Peru: Authorities are criminalizing human rights defenders by overturning judgement of acquittal

Peruvian authorities must stop misusing the criminal justice system to harass human rights defenders, Amnesty International reiterated today, following the decision of the Ica High Court of Justice to overturn a judgement of acquittal and initiate new proceedings against three environmental defenders from the southern province of Espinar, Peru.
“The decision of the High Court of Justice represents a harsh blow to those who work to defend human rights in Peru and is yet another example of how the authorities continue to use criminal law to harass and silence environmental defenders. Rather than criminalizing them, the Peruvian authorities should take effective and timely measures to protect them,” said Erika Guevara-Rosas, Americas Director at Amnesty International.
On 8 May, the First Criminal Appeals Chamber of the Ica High Court of Justice overturned the first instance judgement of acquittal and ordered the initiation once again of the trial against the environmental defenders Oscar Mollohuanca Cruz, Herbert Huamán and Sergio Huamaní for the crimes of endangering public safety, obstructing public services and causing civil unrest.
The Public Prosecutor’s charges against the three human rights defenders are based solely on their role as community leaders, thus automatically considering them the organizers of the protests and responsible for all criminal activity or damage caused. These accusations constitute a violation of international human rights standards. The three defenders were acquitted on 17 July 2017, but the Public Prosecutor’s Office appealed the decision.
The charges against them are in connection with their participation in several social protests organized in May 2012, when large numbers of people from Espinar took to the streets to declare a strike in front of the Tintaya Mine Antapaccay extension, with the aim of amending the conditions of the agreements between the mining company and the authorities on environmental issues and community services, among other things.
A number of injuries and deaths occurred during these protests which were, according to witnesses, caused by police intervention to disperse the protestors. Following several days of protests the President of the Republic declared a 30-day state of emergency, banning any new protests. A number of demonstrators were arrested and accused of being responsible for the violence.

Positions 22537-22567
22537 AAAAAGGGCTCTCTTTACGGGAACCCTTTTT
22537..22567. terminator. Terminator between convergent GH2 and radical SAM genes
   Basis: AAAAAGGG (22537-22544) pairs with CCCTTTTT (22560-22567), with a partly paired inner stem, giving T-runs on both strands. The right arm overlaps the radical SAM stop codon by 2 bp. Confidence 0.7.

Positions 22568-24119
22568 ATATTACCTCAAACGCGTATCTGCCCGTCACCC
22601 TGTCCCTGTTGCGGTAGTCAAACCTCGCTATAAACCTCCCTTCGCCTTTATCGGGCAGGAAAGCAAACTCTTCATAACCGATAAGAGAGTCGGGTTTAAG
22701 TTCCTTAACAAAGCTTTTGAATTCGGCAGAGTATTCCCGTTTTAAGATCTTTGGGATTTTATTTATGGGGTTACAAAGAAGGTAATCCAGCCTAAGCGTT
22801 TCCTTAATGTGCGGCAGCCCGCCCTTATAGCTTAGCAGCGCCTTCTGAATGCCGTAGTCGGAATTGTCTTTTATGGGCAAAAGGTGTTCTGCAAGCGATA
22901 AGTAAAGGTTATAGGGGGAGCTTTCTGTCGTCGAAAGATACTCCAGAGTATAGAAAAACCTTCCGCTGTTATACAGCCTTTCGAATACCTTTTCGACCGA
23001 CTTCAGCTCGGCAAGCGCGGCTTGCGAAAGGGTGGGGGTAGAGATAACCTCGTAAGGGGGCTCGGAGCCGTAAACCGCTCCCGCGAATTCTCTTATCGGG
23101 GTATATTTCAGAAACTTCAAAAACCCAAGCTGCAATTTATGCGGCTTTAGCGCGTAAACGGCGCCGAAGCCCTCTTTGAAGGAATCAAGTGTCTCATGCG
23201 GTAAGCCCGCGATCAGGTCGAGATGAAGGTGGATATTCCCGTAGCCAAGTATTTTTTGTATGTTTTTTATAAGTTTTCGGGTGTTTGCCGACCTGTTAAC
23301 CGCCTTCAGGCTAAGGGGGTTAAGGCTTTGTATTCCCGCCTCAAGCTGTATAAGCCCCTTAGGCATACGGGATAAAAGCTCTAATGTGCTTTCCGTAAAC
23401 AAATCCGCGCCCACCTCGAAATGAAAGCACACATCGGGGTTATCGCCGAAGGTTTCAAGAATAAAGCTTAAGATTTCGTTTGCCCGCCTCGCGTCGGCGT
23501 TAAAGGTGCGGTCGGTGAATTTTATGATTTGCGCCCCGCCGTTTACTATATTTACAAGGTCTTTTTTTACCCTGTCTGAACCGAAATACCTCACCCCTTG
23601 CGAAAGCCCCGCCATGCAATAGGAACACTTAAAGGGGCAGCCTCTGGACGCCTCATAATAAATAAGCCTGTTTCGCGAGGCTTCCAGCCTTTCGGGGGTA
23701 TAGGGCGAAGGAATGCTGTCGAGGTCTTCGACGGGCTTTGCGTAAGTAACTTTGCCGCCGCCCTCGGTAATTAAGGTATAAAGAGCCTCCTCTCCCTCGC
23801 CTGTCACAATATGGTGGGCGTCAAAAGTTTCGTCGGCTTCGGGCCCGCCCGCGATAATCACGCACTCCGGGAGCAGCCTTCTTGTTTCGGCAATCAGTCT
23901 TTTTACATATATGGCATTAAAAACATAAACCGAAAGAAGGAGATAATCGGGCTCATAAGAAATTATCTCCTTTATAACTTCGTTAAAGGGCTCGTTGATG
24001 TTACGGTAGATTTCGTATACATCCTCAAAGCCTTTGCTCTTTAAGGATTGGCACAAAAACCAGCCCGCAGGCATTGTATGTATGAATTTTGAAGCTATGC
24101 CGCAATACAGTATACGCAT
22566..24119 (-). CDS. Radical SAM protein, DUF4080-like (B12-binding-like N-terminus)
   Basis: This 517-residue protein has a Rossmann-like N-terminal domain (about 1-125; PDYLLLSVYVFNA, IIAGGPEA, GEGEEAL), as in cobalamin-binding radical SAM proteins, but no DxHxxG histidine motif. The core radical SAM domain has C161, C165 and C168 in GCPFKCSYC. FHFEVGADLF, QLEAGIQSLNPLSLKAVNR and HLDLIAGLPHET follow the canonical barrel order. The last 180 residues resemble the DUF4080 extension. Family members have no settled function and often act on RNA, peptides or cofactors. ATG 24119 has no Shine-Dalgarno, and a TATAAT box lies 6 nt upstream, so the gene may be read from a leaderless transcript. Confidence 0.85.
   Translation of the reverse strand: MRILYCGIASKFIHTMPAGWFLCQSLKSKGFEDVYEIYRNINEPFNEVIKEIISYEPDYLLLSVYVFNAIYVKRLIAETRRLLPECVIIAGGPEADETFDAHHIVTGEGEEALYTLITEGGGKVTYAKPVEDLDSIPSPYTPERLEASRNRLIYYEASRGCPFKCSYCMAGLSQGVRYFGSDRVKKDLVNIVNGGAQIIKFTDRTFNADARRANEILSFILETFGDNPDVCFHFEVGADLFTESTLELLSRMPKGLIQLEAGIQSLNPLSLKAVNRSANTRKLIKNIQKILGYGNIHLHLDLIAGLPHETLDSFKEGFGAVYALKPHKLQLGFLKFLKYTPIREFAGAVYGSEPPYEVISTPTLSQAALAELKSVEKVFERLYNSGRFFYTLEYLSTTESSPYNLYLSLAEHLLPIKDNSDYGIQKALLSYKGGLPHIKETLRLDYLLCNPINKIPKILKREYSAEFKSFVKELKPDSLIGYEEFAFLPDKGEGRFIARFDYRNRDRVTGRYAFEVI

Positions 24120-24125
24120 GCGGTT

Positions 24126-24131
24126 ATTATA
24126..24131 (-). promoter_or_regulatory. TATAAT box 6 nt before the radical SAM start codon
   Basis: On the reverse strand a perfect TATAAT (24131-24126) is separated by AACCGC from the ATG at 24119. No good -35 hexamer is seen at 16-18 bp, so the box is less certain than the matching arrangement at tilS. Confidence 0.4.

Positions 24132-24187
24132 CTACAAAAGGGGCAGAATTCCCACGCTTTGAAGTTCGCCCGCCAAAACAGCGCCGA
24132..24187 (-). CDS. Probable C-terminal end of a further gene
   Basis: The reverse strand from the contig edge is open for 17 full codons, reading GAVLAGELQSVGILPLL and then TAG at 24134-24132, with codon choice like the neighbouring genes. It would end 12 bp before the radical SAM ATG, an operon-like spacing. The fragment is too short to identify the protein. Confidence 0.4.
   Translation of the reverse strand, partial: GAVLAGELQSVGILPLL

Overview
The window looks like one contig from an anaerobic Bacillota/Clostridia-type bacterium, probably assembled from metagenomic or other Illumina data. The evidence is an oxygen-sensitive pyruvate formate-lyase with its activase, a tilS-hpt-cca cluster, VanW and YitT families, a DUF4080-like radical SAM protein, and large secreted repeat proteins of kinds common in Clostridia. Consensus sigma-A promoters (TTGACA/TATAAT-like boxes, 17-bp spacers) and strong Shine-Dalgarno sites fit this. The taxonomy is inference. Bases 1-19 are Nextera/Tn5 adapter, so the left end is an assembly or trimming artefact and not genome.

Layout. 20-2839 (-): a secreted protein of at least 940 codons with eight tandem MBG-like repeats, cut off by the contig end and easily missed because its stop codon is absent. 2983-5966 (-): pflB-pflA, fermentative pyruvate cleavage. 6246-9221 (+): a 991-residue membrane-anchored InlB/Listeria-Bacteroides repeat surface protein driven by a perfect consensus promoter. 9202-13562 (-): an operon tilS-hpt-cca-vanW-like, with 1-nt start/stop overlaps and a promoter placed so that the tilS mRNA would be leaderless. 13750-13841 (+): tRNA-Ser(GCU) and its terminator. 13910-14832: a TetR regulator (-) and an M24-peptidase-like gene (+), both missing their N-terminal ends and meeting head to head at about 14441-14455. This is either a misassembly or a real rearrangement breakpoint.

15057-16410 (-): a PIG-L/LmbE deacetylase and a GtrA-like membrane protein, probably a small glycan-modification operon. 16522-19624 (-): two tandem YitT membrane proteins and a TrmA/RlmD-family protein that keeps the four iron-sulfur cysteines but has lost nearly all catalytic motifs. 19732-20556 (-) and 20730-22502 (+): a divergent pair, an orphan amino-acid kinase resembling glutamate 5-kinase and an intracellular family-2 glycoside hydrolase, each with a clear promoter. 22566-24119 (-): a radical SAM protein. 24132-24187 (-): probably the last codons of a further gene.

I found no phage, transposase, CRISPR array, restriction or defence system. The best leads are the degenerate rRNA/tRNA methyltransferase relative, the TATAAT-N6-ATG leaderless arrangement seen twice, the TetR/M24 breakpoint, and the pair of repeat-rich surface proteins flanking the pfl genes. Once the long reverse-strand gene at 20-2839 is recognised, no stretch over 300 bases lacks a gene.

Oscar Mollohuanca Cruz was detained on 30 May at City Hall, without an arrest warrant and without being informed of the reasons for his arrest. He was taken to Ica, a region in the north of the country that is two days’ travel by land from Espinar, where the oral hearing was held. Five years later, along with Herbert Huamán y Sergio Huamaní, he was acquitted due to lack of evidence.
“The case of the Espinar defenders is a clear example of how the recipe for criminalization is used against human rights defenders working to protect the land and environment in Peru. These legal proceedings illustrate the misuse of the criminal justice system to file unfounded charges as a form of harassment which seeks to silence their work,” said Marina Navarro, Executive Director of Amnesty International Peru.
In the report A recipe for criminalization: Defenders of the environment, territory and land in Peru and Paraguay, Amnesty International expressed its concern over the misuse of the justice system to harass and silence environmental rights defenders in Peru.
The organization reiterates its call to the Peruvian authorities to refrain from using criminal law against human rights defenders as a way of obstructing their work; identify any baseless criminal proceedings against them; and drop the charges in those cases where there are no grounds to continue the criminal proceedings.
In addition, the organization urges the state to adopt a comprehensive public policy of protection of human rights defenders, in accordance with international commitments adopted by the state and established in the National Human Rights Plan 2018-2021.